# Small object

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A concept which singles out objects in a category that have intrinsically the properties of a mathematical structure with a finite number of generators (finite-dimensional linear space, finitely-generated group, etc.). Let $\mathfrak N$ be a category with coproducts. An object $U \in \mathop{\rm Ob} \mathfrak N$ is called small if for any morphism

$$\phi : U \rightarrow \ \sum _ {i \in I } U _ {i}$$

where $U _ {i} = U$, $i \in I$, and $\sigma _ {i}$ is the imbedding of the $i$- th summand in the coproduct, there is a finite subset of the indices $1 \dots n$ such that $\phi$ factors through the morphism

$$U _ {1} + \dots + U _ {n} \rightarrow \sum _ {i \in I } U _ {i}$$

induced by $\sigma _ {1} \dots \sigma _ {n}$. Sometimes a stronger definition is given in which it is not assumed that all summands in the coproduct $\sum _ {i \in I } U _ {i}$ coincide with $U$.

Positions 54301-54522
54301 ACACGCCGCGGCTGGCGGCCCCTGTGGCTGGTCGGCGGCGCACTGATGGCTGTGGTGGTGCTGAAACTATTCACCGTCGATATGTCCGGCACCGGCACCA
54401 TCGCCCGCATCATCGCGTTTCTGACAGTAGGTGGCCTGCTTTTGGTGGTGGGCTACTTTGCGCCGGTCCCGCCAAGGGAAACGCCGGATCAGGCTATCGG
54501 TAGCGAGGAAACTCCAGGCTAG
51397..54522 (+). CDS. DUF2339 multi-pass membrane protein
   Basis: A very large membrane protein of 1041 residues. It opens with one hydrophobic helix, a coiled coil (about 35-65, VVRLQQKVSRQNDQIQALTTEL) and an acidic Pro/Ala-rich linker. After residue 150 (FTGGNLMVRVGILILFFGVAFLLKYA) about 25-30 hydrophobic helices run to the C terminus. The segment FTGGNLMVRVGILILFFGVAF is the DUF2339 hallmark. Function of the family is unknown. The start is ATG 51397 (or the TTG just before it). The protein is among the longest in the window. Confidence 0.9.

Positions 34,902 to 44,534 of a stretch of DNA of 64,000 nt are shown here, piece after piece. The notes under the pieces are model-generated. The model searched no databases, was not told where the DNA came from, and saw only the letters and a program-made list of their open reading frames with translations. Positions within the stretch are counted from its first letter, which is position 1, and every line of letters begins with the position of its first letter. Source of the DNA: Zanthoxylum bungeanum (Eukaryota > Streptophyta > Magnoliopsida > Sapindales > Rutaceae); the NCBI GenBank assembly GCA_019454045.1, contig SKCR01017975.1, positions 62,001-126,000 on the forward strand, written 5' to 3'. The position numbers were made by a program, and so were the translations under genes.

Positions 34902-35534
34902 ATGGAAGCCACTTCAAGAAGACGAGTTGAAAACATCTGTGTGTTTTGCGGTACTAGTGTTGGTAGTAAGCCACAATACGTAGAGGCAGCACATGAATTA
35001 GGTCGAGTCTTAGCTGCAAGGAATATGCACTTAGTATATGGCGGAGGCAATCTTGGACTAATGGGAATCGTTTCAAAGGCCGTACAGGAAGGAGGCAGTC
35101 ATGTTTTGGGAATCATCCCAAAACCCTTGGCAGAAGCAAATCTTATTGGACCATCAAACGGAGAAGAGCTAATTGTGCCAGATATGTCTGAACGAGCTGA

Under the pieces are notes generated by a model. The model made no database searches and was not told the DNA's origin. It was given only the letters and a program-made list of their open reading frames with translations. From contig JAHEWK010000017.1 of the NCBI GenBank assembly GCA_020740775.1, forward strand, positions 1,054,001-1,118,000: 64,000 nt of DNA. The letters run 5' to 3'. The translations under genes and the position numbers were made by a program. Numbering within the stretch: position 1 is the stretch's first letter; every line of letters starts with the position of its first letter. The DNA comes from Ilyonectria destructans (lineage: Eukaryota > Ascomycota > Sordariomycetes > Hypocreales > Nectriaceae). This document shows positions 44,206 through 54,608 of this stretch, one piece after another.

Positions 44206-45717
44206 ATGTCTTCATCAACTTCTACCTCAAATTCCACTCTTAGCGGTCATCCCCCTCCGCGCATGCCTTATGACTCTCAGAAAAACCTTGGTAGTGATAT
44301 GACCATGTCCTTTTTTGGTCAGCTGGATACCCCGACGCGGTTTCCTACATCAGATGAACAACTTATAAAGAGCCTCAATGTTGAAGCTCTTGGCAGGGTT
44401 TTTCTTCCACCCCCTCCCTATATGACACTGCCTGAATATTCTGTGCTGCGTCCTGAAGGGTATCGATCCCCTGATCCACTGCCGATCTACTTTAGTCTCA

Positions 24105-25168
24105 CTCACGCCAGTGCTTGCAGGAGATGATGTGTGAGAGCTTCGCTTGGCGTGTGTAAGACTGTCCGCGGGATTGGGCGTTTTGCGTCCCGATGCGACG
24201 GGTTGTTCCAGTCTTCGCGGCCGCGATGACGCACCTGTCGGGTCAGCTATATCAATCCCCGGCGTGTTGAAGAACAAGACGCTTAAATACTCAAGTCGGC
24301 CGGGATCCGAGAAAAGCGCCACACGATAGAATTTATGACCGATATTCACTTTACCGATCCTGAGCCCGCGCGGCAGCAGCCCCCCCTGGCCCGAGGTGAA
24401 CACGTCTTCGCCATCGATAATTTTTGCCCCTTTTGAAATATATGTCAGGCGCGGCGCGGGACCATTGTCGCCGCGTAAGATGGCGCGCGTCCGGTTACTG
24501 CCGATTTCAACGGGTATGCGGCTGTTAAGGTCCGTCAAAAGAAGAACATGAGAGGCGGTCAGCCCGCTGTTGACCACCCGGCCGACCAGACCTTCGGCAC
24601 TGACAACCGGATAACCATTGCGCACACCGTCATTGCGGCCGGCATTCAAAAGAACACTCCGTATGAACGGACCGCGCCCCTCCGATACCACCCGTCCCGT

In varieties of finitary universal algebras the following conditions on an algebra $A$ are equivalent: a) $A$ is a small object of the category; b) $A$ has a finite number of generators; and c) the covariant hom-functor $H _ {A} ( X) = H ( A, X)$ commutes with colimits (direct limits) of directed families of monomorphisms. Property c) is often taken as the definition of a finitely-generated object of an arbitrary category.

#### Comments

In an additive category, an object $U$ is small if and only if the Abelian-group-valued functor $H( U , -)$ preserves coproducts. Some authors take this as the definition of smallness in non-additive categories: it produces a more restrictive condition than the one above, equivalent to the requirement that every morphism from $U$ to a coproduct should factor through a unique summand. In practice the term is rarely used outside the context of additive categories.

How to Cite This Entry:
Small object. Encyclopedia of Mathematics. URL: http://encyclopediaofmath.org/index.php?title=Small_object&oldid=48736
This article was adapted from an original article by M.Sh. Tsalenko (originator), which appeared in Encyclopedia of Mathematics - ISBN 1402006098. See original article